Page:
England chase 196 to beat Pakistan

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Second Twenty20, Emirates Old Trafford
Pakistan 195-4 (20 overs): Hafeez 69, Babar 56; Rashid 2-32
England: 199-5 (19.1 overs) Morgan 66, Malan 55*
England win by five wickets

England brilliantly chased 196 to beat Pakistan by five wickets in the second Twenty20 international at Emirates Old Trafford.

Captain Eoin Morgan smashed a 33-ball 66 and Dawid Malan was 55 not out as England won with five balls to spare.

The pair put on 112 from 62 deliveries after England had lost opener Jonny Bairstow and Tom Banton in successive balls to leg-spinner Shadab Khan.

With 18 needed England briefly stuttered, losing Morgan and Moeen Ali in the space of six balls, but the composed Malan saw England home.

It was another fine batting performance from England’s white-ball outfit – the highest chase by any side against Pakistan in T20s.

It also made up for a ragged bowling performance which saw Mohammad Hafeez propel Pakistan to their total with a 69 from 36 balls.

England, who have won their past five T20 series, go into Tuesday’s finale knowing they will at least draw this series.

Morgan and Malan lead another stunning England chase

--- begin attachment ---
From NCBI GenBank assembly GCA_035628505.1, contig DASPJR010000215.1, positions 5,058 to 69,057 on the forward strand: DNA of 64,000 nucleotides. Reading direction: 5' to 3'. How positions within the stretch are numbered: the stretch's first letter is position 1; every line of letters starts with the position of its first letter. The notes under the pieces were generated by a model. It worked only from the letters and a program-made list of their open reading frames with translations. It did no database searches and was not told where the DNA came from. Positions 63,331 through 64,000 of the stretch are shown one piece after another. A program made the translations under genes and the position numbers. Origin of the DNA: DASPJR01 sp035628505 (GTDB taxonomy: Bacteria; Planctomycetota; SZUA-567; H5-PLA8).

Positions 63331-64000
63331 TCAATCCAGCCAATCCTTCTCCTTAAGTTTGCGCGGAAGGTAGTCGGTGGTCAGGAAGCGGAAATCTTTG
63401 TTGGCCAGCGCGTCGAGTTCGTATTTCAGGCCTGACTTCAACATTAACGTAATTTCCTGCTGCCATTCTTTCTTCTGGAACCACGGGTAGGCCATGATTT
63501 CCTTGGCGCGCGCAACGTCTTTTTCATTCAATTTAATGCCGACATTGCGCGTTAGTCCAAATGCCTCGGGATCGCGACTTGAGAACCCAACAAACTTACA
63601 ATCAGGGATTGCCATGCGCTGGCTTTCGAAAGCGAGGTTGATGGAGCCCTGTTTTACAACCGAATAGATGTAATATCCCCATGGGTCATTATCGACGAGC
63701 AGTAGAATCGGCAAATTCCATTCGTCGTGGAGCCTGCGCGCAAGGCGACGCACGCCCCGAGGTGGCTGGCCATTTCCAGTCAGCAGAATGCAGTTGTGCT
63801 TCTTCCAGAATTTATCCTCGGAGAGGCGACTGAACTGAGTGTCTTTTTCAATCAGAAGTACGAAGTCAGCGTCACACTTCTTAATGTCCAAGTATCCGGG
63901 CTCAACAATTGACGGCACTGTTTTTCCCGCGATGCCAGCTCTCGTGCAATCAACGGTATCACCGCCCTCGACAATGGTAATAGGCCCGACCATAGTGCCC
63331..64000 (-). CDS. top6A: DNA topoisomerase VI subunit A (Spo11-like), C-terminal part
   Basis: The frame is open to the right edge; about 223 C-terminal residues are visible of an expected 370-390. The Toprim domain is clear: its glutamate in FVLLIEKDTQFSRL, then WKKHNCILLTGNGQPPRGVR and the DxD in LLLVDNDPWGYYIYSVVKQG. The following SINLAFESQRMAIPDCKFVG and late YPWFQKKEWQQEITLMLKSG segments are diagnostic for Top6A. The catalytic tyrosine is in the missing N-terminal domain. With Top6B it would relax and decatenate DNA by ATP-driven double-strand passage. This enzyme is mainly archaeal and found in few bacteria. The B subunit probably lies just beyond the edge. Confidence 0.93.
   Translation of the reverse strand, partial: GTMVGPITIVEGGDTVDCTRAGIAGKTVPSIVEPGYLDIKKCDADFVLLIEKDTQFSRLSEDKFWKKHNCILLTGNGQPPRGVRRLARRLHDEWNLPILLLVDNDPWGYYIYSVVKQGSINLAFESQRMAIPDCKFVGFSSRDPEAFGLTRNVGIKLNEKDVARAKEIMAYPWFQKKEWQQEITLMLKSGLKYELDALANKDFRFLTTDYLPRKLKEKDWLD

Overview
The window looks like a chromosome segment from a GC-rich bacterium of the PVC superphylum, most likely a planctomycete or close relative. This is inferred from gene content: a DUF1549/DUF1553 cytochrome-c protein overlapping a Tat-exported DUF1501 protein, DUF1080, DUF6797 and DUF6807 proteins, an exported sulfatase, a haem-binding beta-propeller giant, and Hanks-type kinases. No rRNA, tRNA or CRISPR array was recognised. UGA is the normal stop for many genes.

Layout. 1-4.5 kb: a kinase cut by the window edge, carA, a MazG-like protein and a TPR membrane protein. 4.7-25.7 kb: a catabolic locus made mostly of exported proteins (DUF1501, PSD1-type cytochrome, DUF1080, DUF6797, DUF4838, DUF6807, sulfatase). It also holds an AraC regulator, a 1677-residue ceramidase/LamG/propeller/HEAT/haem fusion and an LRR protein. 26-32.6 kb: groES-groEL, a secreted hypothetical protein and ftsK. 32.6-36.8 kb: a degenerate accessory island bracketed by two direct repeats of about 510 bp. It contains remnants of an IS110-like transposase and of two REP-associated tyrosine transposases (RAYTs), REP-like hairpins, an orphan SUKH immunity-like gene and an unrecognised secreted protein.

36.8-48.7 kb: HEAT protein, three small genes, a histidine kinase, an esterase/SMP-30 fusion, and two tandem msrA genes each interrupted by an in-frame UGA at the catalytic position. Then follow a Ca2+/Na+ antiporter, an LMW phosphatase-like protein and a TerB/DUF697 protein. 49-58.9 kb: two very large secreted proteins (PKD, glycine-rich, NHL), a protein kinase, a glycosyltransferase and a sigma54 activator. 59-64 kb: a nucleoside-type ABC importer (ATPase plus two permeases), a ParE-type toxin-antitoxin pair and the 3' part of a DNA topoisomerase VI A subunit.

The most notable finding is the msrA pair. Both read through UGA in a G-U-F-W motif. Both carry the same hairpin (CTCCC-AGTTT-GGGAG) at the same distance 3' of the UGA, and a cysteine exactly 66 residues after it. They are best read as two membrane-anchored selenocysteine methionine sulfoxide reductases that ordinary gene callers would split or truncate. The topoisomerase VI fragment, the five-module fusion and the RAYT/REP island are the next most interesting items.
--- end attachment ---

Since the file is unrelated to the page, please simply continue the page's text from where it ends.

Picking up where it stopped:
At the halfway stage, it looked like England’s bowling would cost them. Instead, Morgan and Malan took them to victory with remarkable ease.

It was England’s third highest chase in T20 cricket and their second of over 190 this year, having made 226-5 to beat South Africa in February.

Bairstow and Banton gave England a platform – their 66-run opening stand coming from 6.2 overs – but Morgan and Malan combined for a partnership brimming with skill and experience.

Morgan narrowly survived an lbw appeal in Shadab’s wicket-taker over, an umpire’s call on impact saw the not out on-field decision stand, and afterwards he took control of the game brilliantly.

He and Malan took time to play themselves in before taking 18 from 12th over to reignite the chase.

They took the required run-rate from above 10 to below a run a ball, peppering the boundary with ease. Their stand meant even with the late stutter an England win looked likely from a long way out.

More to follow

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